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The "Merry Christmas" grumps

You know when you walk into a store, a movie theater, a restaurant, a bus, really ANYWHERE anytime after Thanksgiving, and you buy your gift, movie ticket, meal, bus ticket and so on, you inevitably get wished a “Merry Christmas?” How do you feel about that? Warm and fuzzy or … not so much?

Hanukkah "how-to's," no fear of frying recipes, and advice for your Christian friends: Hanukkah 2009 link roundup

Are you behind on your Hanukkah reading?  Take a look at these hot Hanukkah links.

Who wields the pans on Hanukkah?

Ever since that one little jug found in the corner of the First Temple burned for eight days instead of one, olive oil has been political. 

The one day supply of olive oil lasted for eight days, so the eternal flame did not go out while the temple was re-dedicated. Thus, Judaism’s victory against Hellenism was ratified by the holy light, and we now remember the miracle by serving fried food for eight days.

Topics: Food, Hanukkah

AdDressing Women's Lives 2009

Last week, the students of the Weber School, a Jewish community high school in Atlanta, GA, participated in the exciting AdDRESSING Women's Lives project.  In 2002, two faculty members at the Weber School conceived of this interdisciplinary project for high school juniors and seniors studying the history of Jewish women in America.  Humanities and Bible teacher Barbara Rosenblit and conceptual artist Sheila Miller combined their interests and talents to create an innovative way for stud

Don't forget Barbara Seaman!

I read this New York Times article about the role of pharmaceutical companies in creating a market for treating menopause at about midnight, and I was so appalled that the article doesn't mention journalist and women's health activist Barbara Seaman that I couldn't sleep and got out of bed at 1 a.m. to write this post.

Remembering Grace Paley

Today would have been writer and activist Grace Paley's 87th birthday, and since her death two years ago, it's become a day to celebrate her life and legacy.

Topics: Civil Rights

What's on YOUR latkes?

Hanukkah is coming, and with it my usual debate with my husband’s family. They are wonderful--sophisticated, warm and accepting of my last-minute hysterical gift decrees (no plastic toys, no battery-operated toys, whatever is bothering me that year). They are flexible about what a proper Menorah is, especially if a grandchild constructs it. But, don’t touch their toppings.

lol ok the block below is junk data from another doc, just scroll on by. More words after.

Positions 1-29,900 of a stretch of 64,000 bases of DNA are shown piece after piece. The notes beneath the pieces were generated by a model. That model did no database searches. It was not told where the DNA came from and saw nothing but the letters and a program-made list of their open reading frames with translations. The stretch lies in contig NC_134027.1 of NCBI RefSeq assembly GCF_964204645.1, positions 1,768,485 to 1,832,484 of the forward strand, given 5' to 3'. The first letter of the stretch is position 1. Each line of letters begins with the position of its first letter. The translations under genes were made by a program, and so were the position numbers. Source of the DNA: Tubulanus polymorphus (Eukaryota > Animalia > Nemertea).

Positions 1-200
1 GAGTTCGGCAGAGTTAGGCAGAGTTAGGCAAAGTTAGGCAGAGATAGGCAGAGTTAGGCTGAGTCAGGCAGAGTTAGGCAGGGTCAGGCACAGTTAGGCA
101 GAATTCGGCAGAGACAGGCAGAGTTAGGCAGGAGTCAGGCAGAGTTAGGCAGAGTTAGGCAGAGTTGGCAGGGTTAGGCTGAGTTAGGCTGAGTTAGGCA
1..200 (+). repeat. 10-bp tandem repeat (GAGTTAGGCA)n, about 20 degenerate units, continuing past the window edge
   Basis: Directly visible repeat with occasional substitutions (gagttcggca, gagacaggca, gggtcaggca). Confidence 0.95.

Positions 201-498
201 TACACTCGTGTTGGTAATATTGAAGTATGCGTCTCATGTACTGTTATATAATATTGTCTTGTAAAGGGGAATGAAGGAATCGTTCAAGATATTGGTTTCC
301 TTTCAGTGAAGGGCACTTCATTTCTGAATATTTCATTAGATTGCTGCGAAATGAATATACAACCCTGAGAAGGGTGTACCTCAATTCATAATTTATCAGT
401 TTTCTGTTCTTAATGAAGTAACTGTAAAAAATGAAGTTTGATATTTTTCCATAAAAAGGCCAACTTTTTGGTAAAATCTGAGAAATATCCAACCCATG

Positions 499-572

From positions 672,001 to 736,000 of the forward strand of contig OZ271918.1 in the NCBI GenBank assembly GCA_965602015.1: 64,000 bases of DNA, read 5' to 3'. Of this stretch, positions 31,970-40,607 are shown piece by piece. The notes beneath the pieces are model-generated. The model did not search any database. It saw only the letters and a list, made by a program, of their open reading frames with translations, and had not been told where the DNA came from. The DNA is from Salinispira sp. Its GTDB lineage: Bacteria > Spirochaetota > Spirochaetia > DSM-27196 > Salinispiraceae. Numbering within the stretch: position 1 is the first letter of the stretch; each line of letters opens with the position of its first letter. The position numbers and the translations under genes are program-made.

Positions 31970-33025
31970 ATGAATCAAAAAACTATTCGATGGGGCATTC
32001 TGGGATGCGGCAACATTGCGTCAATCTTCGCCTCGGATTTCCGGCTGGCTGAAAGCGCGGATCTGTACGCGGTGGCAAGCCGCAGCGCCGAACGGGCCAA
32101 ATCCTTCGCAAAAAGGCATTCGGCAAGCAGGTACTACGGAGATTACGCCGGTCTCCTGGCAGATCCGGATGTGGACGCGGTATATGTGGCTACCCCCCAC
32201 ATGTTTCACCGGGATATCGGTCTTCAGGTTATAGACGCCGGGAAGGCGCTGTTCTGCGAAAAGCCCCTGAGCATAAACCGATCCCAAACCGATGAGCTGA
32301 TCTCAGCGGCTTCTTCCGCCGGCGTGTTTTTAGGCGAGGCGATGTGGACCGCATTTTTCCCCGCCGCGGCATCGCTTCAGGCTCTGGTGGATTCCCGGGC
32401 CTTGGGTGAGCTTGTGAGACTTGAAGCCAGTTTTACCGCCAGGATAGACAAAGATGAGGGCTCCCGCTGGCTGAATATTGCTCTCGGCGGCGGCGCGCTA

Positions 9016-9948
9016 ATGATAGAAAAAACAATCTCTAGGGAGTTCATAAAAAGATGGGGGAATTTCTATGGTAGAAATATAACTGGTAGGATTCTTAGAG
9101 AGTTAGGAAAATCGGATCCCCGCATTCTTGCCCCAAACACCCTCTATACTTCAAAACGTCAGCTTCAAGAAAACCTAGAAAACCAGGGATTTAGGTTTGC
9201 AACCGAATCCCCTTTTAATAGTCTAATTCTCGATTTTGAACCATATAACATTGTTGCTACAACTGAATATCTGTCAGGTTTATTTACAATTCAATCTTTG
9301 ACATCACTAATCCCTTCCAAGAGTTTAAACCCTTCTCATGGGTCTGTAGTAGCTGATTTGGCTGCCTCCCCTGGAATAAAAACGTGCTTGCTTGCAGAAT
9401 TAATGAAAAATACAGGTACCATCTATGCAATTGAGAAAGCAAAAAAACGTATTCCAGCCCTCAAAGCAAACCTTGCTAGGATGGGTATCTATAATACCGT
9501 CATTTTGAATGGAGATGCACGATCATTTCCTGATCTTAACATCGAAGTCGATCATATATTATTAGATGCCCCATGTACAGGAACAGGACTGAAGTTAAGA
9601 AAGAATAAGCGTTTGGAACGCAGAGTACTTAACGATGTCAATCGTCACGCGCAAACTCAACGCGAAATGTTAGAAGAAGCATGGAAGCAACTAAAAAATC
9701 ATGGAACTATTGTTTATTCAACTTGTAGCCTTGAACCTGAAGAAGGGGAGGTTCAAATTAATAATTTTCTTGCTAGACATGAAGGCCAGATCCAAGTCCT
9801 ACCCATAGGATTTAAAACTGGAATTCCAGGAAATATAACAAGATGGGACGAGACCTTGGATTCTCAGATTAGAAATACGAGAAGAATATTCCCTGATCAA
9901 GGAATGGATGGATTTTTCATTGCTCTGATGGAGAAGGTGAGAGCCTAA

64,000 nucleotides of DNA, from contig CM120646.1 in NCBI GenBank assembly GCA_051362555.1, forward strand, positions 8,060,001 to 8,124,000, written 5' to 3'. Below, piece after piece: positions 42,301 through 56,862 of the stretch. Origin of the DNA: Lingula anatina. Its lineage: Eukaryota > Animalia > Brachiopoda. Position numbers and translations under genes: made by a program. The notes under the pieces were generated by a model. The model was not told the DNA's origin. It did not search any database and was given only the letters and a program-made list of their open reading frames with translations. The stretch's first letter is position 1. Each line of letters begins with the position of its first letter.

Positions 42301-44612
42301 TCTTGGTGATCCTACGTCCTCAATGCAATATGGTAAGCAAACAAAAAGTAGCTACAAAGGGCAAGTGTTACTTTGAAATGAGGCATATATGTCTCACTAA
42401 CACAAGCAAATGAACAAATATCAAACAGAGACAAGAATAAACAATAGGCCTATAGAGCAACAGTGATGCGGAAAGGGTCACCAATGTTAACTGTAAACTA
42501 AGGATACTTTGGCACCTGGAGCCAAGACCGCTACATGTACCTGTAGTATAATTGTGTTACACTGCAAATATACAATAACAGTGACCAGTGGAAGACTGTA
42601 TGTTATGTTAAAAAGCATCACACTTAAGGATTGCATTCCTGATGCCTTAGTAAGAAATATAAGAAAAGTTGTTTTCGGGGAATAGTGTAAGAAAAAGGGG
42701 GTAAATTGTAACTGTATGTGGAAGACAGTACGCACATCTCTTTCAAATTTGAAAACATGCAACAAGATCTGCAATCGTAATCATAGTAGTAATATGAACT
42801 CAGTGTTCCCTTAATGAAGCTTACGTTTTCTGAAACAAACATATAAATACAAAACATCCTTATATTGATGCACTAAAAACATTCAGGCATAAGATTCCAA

Topics: Food, Hanukkah

Lynn Amowitz: physician for human rights

Lynn Amowitz was born and raised in North Carolina.  Her community had very few Jews –- so few that her parents founded a synagogue in order for her to have a Bat Mitzvah.  Amowitz suffered anti-semitic harassment from her peers, an experience which, she said, led to her work in human rights.

Survivors and storytelling in "Four Seasons Lodge"

This week I had the opportunity to screen a documentary about a community of Holocaust survivors who bought a bungalow colony in the Catskills called the Four Seasons Lodge to spend their summers together at each year.  I was looking forward to seeing the film after my cousin sent me a link to the trailer. I knew exactly why she was so excited about it -- the survivors in the trailer acted and sounded exactly like our grandparents, Ben and Rose Berkenwald.    

Topics: Holocaust, Film

Abortion rights advocates celebrate a major victory and look to the future

Yesterday's Senate vote to table the Nelson/Hatch amendment, the Senate version of the infamous anti-choice Stupak/Pitts amendment, was a major victory for pro-choice healthcare reform supporters.

My Day of Listening

A few days before Thanksgiving, I wrote about my plans to participate in the National Day of Listening, a project of Storycorps to turn "Black Friday" into a day for listening instead of shopping. 

Barbara Boxer takes on the Nelson-Hatch Amendment

Barbara Boxer is one kick-ass Senator.  Yesterday, the Senate debated the new threat to women's health: the Nelson-Hatch Amendment, which is essentially Stupak round 2.  Senator Boxer did not hold back, and said exactly what I, and other women, have been thinking.

Hearing Pittsburgh's Jewish voices online

In 1968, the Pittsburgh chapter of the National Council for Jewish Women embarked on an oral history project to record the experiences of Jewish Eastern European immigrants, who came to the U.S. between 1890 and 1924.  In 1973, the project was expanded to collect the stories of Pittsburgh Jewish men and women who made contributions on local, national, and international levels.  Today, this project is the longest running and largest oral Jewish history project known to exist in the world.  Now the 500 plus interviews have been digitized and made accessible to the world, creating a "treasure trove" of primary source materials.

Must-Reads on Judaism and Gender

Two fabulous Jewish magazines have new issues out that are must-reads for anyone interested in Judaism and gender.